This then is one account of ‘nature’, namely that it is the immediate material substratum of things which have in themselves a principle of motion or change.

Another account is that ‘nature’ is the shape or form which is specified in the definition of the thing.

For the word ‘nature’ is applied to what is according to nature and the natural in the same way as ‘art’ is applied to what is artistic or a work of art. We should not say in the latter case that there is anything artistic about a thing, if it is a bed only potentially, not yet having the form of a bed; nor should we call it a work of art. The same is true of natural compounds. What is potentially flesh or bone has not yet its own ‘nature’, and does not exist until it receives the form specified in the definition, which we name in defining what flesh or bone is. Thus in the second sense of ‘nature’ it would be the shape or form (not separable except in statement) of things which have in themselves a source of motion. (The combination of the two, e.g. man, is not ‘nature’ but ‘by nature’ or ‘natural’.)

The form indeed is ‘nature’ rather than the matter; for a thing is more properly said to be what it is when it has attained to fulfilment than when it exists potentially. Again man is born from man, but not bed from bed. That is why people say that the figure is not the nature of a bed, but the wood is — if the bed sprouted not a bed but wood would come up. But even if the figure is art, then on the same principle the shape of man is his nature. For man is born from man.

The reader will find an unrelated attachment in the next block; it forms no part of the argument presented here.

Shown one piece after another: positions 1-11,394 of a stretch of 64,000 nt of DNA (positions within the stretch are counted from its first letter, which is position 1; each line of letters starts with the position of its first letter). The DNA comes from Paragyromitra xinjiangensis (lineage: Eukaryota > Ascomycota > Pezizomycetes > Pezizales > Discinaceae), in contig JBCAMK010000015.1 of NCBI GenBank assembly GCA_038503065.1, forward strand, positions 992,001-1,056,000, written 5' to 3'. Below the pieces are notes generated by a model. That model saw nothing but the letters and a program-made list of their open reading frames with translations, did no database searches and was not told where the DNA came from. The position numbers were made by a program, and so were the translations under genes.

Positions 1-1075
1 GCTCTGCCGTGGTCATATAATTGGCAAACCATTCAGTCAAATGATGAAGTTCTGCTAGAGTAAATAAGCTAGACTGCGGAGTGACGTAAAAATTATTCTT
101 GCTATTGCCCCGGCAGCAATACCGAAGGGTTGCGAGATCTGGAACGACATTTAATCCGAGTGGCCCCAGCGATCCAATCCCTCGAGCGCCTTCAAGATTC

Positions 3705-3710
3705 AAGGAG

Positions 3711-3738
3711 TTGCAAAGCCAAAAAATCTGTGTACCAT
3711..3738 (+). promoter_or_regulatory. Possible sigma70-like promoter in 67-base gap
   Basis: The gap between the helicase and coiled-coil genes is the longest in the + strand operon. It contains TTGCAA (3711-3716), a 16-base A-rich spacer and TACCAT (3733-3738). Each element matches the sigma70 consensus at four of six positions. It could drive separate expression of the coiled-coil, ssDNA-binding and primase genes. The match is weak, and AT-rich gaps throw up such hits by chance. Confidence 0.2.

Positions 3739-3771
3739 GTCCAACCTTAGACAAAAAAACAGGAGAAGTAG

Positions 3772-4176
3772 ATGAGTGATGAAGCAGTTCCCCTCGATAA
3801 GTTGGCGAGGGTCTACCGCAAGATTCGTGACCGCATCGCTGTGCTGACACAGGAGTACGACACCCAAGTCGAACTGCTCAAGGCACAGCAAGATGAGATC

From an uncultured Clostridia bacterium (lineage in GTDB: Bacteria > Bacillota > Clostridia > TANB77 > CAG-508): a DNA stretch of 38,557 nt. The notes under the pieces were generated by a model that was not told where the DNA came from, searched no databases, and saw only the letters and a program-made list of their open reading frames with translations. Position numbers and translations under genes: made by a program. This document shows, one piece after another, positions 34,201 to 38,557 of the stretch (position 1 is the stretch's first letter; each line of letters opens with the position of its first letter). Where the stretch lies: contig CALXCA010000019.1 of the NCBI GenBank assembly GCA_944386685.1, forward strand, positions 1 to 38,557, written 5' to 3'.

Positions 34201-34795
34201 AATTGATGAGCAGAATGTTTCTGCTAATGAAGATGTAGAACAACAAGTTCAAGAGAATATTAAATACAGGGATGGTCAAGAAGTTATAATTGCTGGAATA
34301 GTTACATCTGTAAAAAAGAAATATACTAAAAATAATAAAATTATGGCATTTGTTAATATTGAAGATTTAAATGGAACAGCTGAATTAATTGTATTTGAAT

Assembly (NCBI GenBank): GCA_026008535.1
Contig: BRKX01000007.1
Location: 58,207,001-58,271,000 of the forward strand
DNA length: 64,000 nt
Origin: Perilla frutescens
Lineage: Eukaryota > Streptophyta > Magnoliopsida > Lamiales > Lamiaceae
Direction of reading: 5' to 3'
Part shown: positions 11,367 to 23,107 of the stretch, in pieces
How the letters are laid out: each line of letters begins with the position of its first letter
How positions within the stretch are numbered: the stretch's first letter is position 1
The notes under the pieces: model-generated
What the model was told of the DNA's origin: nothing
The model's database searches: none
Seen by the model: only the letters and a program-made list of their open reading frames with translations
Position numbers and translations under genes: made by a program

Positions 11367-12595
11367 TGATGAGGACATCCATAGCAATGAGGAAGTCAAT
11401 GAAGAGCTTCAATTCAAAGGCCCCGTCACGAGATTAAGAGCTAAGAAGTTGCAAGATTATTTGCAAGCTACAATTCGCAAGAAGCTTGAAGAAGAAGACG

We also speak of a thing’s nature as being exhibited in the process of growth by which its nature is attained. The ‘nature’ in this sense is not like ‘doctoring’, which leads not to the art of doctoring but to health. Doctoring must start from the art, not lead to it. But it is not in this way that nature (in the one sense) is related to nature (in the other). What grows qua growing grows from something into something. Into what then does it grow? Not into that from which it arose but into that to which it tends. The shape then is nature.

‘Shape’ and ‘nature’, it should be added, are in two senses. For the privation too is in a way form. But whether in unqualified coming to be there is privation, i.e. a contrary to what comes to be, we must consider later.